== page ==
This quote is exemplary for the way the photographs he produced had been framed up to the moment I started to work with them. There is no room for perspectives other than Julien’s, which is justified by once upon a time dominant conventions of science, religion and Western supremacy. By reconstructing the photographic events and encounters; connecting them and placing them in a wider historical and contemporary context, I also hope to contribute to the ongoing debates on the de-colonisation of archives and museum collections.

I carry out this research as an artist who uses her artistic practice as the research methodology. This means that I research and argue through intervening in “generally distributed ways of doing and making”. Intervening, in this case, is directed to the past and present day contexts and conditions in which the photographs produced by Paul Julien were made available to his audiences, and is fulfilled by placing them in a network. At the same time I intervene in academic conventions by giving the visual a central position rather than using it as illustration to or proof of what is stated in written language.[5]I paraphrase, and build on, Jacques Ranciere here. See p.13 of The Politics of Aesthetics, The Distribution of the Sensible, 2004

This website is set up as an online archive that encourages wandering through the collection. It presents the Breathing Photograph as the main method in networking the PJU collection. These Breathing Photographs connect at least two photographic captures in animations in which individual pictures transition into one another at the pace of the breathing of the human body at ease. The pictures breathe in and through time, which offers the possibility to engage with the PJU collection while it resists the false transparency of the photographic capture.

On this website, the Breathing Photographs are accessible through four galleries and a finding aid. Each gallery presents a category of Breathing Photographs in which the individual photographic frames are expanded, in or through time, within or beyond the PJU collection. The finding aid allows you to enter the collection from a particular point in terms of geographical and temporal origins of the pictures.

Active links in the texts accompanying the Breathing Photographs allow you to navigate the online archive through particular places, protagonists, technologies and media in which Julien’s photographs were published, as well as motifs that recur throughout the collection.

It is my hope that this setup will allow you to find what you did not know you were looking for. To get lost while wandering through the website as it were and gaining new insights along the way. If a link only refers to the picture itself, then other Breathing Photographs with the same tag are not yet available. If their tag is empty this needs to be worked on and I would appreciate your feedback through the ‘response’ link. The network through which the collection can be accessed and browsed on this website will expand over time as more connections will continue to emerge.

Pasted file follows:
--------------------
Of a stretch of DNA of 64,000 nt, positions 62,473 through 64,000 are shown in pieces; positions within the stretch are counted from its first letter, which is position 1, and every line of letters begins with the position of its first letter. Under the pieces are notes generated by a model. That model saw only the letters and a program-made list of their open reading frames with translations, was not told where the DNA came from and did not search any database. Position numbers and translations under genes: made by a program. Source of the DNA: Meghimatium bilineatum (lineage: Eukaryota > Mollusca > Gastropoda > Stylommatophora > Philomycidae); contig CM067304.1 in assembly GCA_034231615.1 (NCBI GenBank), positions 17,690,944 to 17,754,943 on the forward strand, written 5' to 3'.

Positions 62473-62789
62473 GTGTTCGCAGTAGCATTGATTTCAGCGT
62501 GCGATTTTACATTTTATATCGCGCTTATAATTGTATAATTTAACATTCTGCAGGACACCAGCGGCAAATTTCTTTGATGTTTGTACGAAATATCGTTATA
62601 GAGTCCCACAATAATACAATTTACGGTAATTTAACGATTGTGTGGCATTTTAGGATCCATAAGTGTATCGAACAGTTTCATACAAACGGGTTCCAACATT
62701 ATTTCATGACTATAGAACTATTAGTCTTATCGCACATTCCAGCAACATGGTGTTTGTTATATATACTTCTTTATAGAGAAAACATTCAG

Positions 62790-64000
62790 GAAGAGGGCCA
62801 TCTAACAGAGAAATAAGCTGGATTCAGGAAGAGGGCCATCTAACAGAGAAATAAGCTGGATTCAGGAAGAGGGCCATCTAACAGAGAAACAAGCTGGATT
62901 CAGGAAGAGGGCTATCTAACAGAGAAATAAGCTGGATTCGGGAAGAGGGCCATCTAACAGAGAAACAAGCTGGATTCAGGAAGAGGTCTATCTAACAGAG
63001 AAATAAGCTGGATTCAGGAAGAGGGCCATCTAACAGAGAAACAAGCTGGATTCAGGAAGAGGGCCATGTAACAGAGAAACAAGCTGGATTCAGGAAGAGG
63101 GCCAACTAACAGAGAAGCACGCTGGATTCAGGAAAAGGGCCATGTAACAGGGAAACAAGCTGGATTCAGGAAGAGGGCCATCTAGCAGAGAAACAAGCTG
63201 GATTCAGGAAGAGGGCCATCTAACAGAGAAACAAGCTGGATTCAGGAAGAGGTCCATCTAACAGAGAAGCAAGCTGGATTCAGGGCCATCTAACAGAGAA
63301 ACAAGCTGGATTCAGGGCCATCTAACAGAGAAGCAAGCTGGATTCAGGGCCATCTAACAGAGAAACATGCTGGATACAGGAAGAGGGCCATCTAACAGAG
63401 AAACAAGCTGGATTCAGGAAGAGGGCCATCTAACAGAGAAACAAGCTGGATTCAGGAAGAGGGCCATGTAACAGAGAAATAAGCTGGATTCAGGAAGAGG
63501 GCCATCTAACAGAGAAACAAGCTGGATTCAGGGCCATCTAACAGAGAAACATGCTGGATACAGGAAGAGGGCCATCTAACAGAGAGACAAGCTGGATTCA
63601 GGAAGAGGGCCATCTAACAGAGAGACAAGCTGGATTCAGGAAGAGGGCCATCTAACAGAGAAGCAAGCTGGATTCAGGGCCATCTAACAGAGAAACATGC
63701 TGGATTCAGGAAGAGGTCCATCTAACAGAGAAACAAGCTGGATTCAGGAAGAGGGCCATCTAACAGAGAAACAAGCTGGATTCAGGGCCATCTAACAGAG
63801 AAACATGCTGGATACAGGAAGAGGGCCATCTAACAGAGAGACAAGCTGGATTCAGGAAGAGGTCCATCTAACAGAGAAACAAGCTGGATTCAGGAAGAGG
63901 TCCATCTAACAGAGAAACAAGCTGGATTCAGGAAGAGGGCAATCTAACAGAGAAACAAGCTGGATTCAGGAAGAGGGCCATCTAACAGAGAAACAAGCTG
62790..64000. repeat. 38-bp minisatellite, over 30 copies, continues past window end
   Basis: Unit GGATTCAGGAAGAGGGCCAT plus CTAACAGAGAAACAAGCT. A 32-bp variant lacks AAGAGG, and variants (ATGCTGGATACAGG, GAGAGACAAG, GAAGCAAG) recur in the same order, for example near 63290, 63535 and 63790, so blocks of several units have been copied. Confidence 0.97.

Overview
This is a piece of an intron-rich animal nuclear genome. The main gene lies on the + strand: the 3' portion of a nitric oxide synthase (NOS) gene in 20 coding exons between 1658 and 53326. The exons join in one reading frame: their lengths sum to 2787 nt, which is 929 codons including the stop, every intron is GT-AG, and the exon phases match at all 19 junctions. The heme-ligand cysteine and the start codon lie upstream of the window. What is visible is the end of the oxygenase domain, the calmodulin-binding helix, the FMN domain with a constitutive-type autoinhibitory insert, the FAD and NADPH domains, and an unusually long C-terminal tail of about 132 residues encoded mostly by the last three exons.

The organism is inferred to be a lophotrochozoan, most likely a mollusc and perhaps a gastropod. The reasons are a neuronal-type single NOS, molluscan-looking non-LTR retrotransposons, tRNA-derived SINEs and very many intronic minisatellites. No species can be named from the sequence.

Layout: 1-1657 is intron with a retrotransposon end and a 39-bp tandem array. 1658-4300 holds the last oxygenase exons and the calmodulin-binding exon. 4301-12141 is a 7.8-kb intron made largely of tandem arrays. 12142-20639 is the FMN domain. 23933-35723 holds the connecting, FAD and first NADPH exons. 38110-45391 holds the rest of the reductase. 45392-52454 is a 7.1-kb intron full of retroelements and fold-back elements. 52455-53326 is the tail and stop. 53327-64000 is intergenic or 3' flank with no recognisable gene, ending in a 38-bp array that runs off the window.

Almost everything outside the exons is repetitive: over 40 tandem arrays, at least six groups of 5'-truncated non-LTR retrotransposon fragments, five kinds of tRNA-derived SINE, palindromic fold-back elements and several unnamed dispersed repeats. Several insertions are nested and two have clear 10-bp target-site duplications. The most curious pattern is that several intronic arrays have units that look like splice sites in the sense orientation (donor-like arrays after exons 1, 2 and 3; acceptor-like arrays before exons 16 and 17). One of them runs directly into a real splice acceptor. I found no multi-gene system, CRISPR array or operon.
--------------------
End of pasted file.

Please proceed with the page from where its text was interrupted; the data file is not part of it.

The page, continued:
The Active Archive page presents two chronologies of various correspondences with the PJU collection. One is a list of events – including written texts, performances, audio recordings, etc., the other one is a list of videos. These events and videos will increasingly be networked alongside the collection of Breathing Photographs.

I see presence and visibility in photographs as important and usually undervalued devices for reflection rather than mere illustrations with – or handmaids of – textual argumentation. I am aware that in doing this I also make Breathing Photographs that may be painful to see in terms of the cultural violence imposed on black bodies.[6]See Johan Galtung, “Cultural Violence“, in Journal of Peace Research, Vol. 27, No. 3. (Aug., 1990), pp. 291-305. I nevertheless make them available here, not to repeat the cultural violence, but as witnesses to it that need to be reflected upon in terms of the problematic power dynamics that made the production of the pictures by Paul Julien possible in the first place. I acknowledge that it cannot be solely up to me, as a white European woman, to decide where the pain caused by the photographs no longer justifies my intentions. With this letter and each Breathing Photograph there is a link that makes it easy to share a response with me. Each response is appreciated, will have consequences for how pictures are shown and contextualised and thus contribute to a further reframing of Paul Julien’s legacy.

Reframing PJU is published on Bridging Humanities: “an open access, peer reviewed, interdisciplinary and multi-area platform, that allows a working place to publish digital projects in innovative formats”. Due to the particular format of this project the website has been made available while it is still under review. Following the basic premise of transparency in communication I consider to be necessary when working with problematic materials such as the PJU collection, peer reviews will be open and added to the content of the website once available.

Should you wish to read more about Paul Julien or my own position I recommend you read, respectively, this text by film historian Nico de Klerk and this letter in which I introduced myself to Paul Julien. Otherwise I hope that this website will bring you something of value in one way or another. Do not hesitate to respond to any aspect of it. I look forward to hearing from you.
With best regards,

Andrea Stultiens


1 The idea of the photograph as an encounter is borrowed from Ariella Azoulay, What is a Photograph, What is Photography, 2010), but was also already mentioned by Eric Ketelaar, Archivalisation and Archiving, Archives & Manuscripts, 27(1), 1999, pp. 54-61, p.57
2 Filmcolor is, as Betrand Lavedrine, author of the book The Lumière Autochrome: History, Technology,
and Preservation (2013)
told me in a private e-mail “strictly speaking […] not autochrome[s]
but this is the same principle for reproducing the color”. Julien did produce a few Autochromes in 1933. The Filmcolor pictures seem to date from 1933, 1935 and 1938.
3 See Rosa Wevers, ‘Kodak Shirley is the Norm’: On Racism and Photography. Junctions: Graduate Journal of the Humanities1(1), 63–72. DOI: http://doi.org/10.33391/jgjh.19 for an article about biases built into photographic materials, and Vilem Flusser, Towards a History of Photography, 1983, pp.21-32
4 See this film clip for the source of the quote.
5 I paraphrase, and build on, Jacques Ranciere here. See p.13 of The Politics of Aesthetics, The Distribution of the Sensible, 2004
6 See Johan Galtung, “Cultural Violence“, in Journal of Peace Research, Vol. 27, No. 3. (Aug., 1990), pp. 291-305.